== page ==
Comments of CCP Legal Director Allen Dickerson on the James Madison Center for Free Speech’s Petition to the FEC

On August 22, 2011, CCP Legal Director Allen Dickerson submitted comments to the Federal Election Commission (FEC) in support of a Petition for Rulemaking filed with the FEC by the James Madison Center for Free Speech on January 26, 2010.

CCP believes that the James Madison Center for Free Speech’s petition properly aligns FEC regulations with the understanding of the First Amendment recently articulated by the Supreme Court in its January 2010 decision in Citizens United v. FEC.

The FEC should approve this peition, effectively repealing existing FEC regulations that have since been invalidated by the Supreme Court.

Filed Under: Blog, Disclosure, Disclosure Comments, Disclosure State, External Relations Comments and Testimony, External Relations Sub-Pages, Federal, Federal Comments and Testimony, Legal, Legal Center, Comments and Testimony

Comments of CCP Legal Director Allen Dickerson on Representative Christopher Van Hollen’s Petition to the FEC

On August 22, 2011, CCP Legal Director Allen Dickerson submitted comments to the Federal Election Commission (FEC) in opposition to a Petition for Rulemaking filed with the FEC by Representative Christopher Van Hollen on April 21, 2011.

CCP believes that Congressman Van Hollen’s petition misinterprets existing law while inappropriately attempting to enact by regulatory action what Congress has already rejected in 2010’s failed DISCLOSE Act.

If this petition was approved, the FEC would require broad, consitutionally-questionable disclosure requirements on a variety of organizations.

Filed Under: Blog, Disclosure Comments, External Relations Comments and Testimony, Federal, Federal Comments and Testimony, Legal, Legal Center, Comments and Testimony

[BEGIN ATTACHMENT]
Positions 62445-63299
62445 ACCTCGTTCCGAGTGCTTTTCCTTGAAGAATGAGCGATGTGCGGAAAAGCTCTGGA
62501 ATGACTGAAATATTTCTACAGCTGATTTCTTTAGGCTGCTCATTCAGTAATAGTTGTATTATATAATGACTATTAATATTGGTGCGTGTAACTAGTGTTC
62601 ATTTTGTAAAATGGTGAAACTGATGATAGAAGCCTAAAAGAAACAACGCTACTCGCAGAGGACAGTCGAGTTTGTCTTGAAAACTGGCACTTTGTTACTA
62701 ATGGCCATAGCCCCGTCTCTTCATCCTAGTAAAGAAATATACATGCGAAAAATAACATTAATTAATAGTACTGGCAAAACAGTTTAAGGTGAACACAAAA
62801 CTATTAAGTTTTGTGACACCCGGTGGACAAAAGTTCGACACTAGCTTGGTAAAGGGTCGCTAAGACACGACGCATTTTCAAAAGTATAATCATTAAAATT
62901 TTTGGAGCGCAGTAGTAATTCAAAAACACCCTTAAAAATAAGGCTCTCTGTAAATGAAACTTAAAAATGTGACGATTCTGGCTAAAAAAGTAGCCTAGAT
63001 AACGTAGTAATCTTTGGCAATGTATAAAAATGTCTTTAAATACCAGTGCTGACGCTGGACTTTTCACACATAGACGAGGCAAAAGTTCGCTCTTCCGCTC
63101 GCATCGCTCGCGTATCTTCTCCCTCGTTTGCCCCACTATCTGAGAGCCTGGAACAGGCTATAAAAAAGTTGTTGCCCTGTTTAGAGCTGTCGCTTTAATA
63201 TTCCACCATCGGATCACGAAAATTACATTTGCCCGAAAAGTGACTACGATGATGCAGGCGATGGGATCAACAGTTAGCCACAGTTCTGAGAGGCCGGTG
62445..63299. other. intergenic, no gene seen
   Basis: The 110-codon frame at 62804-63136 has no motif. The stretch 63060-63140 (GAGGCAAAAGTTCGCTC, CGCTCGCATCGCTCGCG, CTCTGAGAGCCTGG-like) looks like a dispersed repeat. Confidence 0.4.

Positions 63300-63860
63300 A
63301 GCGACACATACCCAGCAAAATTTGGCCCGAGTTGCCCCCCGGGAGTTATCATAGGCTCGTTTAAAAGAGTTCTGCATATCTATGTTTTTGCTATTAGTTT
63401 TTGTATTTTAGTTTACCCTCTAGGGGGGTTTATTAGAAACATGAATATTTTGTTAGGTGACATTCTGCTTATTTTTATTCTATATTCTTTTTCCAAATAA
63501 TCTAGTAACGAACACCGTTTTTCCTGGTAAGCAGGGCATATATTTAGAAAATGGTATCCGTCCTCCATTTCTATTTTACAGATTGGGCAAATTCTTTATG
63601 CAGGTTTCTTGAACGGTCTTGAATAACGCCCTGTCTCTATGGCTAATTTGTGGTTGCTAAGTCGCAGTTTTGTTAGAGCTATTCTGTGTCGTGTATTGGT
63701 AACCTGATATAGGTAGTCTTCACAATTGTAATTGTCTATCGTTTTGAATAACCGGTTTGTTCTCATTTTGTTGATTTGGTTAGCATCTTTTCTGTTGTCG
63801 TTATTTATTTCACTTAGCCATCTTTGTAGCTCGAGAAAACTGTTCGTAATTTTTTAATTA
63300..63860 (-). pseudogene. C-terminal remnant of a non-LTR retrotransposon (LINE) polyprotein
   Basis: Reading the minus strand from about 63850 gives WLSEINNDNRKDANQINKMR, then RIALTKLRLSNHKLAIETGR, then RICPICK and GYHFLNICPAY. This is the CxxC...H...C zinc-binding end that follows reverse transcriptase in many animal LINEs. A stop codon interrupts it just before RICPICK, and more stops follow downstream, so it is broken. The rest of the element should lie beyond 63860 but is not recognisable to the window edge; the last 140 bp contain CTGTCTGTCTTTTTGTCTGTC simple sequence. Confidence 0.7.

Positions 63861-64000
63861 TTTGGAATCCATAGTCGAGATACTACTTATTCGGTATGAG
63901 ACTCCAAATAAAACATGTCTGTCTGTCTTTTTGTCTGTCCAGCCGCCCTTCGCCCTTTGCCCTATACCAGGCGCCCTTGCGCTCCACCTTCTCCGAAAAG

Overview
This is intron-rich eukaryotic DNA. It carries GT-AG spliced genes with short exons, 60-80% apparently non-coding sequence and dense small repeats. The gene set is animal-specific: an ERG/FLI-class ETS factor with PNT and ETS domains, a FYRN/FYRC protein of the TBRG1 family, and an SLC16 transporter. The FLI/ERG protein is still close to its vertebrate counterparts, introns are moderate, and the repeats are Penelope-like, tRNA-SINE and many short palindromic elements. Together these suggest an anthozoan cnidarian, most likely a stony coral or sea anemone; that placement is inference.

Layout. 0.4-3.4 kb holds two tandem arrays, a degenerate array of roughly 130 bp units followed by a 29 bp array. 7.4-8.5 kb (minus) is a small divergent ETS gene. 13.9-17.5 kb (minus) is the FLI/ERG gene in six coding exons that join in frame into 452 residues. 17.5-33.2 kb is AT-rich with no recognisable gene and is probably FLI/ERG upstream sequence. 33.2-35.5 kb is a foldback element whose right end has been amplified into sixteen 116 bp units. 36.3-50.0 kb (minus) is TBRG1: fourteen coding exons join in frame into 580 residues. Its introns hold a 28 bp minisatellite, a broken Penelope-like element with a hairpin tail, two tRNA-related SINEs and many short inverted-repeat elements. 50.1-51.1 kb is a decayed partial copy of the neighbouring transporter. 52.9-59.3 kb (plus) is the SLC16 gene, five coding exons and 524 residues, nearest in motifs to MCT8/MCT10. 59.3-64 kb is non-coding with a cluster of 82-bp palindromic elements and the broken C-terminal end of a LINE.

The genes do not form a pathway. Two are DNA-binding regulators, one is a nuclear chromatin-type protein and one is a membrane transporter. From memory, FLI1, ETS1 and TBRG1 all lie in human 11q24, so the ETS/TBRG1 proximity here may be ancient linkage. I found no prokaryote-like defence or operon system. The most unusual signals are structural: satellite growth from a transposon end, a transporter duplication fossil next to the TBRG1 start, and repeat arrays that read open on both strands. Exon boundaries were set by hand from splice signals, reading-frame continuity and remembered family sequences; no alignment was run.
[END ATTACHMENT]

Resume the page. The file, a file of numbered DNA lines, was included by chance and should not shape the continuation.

Colbert Is Funny, Our Disclosure Laws Are Not

As any fellow members of the Nation are doubtless aware, the latest way for college kids to get their name on television is to donate cash to Stephen Colbert’s Colbert Super PAC.  If you do so, your name will scroll at the bottom of the screen as one of the Super PAC’s “Heroes”.  It’s a nice way for a 19-year old GW student to get a new Facebook picture, and everybody who is giving is in the on the gag.  (D.B. Cooper also apparently gave.) All well and good.

Of course, Colbert could have done more than just scroll the names of the Super PAC’s donors.  He could have hunted the FEC database for those who gave more than $200 to candidates other than “Rick Parry” (with an A for America) and posted their names, addresses, employers and job titles on his website or scrolled the information on his show.  Not so funny anymore.

Filed Under: Blog, Disclosure, Disclosure Press Release/In the News/Blog, Super PACs, DISCLOSE, Disclose Act

In the News: USA Today: Letter to the Editor: Anonymous speech needed, has history

Anonymous speech needed, has history By Sean Parnell There are many reasons other than “corrupt” ones that a donor to an independent nonprofit organization might want to remain anonymous (“Our view: Presidential race not the place for secret donors”). Citizens United, the 2010 ruling that famously led President Obama to wag a disapproving finger at […]